This UN recommendation, specific to the Southern African region, suggests how to help reduce the sub-regions alarming and dangerously provocative income inequalities: SACF recommends consideration of its adoption
Recommended Intervention Areas in Southern Africa As part of development policies, public authorities must mobilise urban young peoples potentials and energies with proper training in entrepreneur skills and information/ communication technologies, in order to enable them to set up and run their own businesses. Some urban authorities have tried to foster inclusive cities, but none have fully considered children and youth in their service provision and governance strategies. Cities should make more efforts to deliver broadband Internet to all urban neighbourhoods, rather than reinforcing existing inequalities in services delivery.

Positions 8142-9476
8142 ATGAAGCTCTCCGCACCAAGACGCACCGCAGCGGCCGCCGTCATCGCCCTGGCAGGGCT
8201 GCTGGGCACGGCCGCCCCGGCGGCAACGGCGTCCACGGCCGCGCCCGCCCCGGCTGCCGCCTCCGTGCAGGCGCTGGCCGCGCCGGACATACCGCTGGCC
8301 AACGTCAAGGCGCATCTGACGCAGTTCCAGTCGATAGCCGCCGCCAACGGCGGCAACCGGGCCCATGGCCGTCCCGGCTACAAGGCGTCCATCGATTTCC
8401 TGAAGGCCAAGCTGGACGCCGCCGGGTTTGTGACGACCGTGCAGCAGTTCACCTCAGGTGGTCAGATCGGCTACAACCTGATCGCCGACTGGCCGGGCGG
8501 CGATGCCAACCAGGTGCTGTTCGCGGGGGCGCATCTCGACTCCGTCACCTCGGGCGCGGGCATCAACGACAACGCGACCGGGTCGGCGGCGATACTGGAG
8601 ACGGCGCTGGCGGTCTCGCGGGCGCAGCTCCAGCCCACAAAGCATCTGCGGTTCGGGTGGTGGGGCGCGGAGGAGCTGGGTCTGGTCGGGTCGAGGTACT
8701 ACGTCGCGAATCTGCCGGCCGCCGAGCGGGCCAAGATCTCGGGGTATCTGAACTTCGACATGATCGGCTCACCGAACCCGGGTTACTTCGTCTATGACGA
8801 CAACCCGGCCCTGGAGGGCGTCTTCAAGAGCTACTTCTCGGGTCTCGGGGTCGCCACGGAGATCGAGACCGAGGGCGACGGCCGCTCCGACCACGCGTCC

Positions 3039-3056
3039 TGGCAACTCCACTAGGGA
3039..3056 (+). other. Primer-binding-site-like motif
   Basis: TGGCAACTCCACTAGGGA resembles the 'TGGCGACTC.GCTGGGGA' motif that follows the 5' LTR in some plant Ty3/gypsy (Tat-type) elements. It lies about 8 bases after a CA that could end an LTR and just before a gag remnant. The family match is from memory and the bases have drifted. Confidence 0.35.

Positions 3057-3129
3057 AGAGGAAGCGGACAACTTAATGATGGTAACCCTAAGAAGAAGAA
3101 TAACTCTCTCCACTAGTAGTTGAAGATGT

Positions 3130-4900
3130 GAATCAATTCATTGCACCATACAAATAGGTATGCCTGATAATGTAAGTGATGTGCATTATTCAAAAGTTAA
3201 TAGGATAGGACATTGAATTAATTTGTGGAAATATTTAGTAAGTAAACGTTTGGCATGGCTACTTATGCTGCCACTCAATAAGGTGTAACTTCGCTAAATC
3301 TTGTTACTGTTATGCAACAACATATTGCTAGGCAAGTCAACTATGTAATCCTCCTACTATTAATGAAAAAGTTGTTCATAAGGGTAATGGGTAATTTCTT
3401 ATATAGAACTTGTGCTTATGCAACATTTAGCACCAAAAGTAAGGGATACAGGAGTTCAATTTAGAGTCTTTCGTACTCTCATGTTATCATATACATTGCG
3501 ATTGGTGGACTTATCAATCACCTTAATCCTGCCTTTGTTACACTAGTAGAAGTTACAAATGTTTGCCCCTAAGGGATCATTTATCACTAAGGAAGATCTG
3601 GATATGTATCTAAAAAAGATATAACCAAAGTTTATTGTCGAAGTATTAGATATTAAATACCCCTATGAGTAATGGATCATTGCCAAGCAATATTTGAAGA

In this Information Century, is South Africa Competitive?
South Africa: Declining ICT Competitiveness:
Minister Carrims Priorities:
1.Set a firm foundation for a further reduction in the costs of communication. Carrim says the digital revolution is changing very fabric of our society but that its important the poor are not left behind.
2. See realistic progress in broadband becoming more extensive, affordable and speedier. "We intend to finalise the government's National Broadband Policy and Implementation Programme by end of November, and says his department wants to have an effective spectrum policy related to broadband before March next year.
3. Reduce the digital divide between the haves and have-nots. "We are going to place much greater stress on delivering in rural and underserviced areas.The Internet presents a great opportunity for government to provide services to citizens, Carrim says. We must reduce, not increase, divides. We have made some progress, but not enough. We are lagging behind our peers.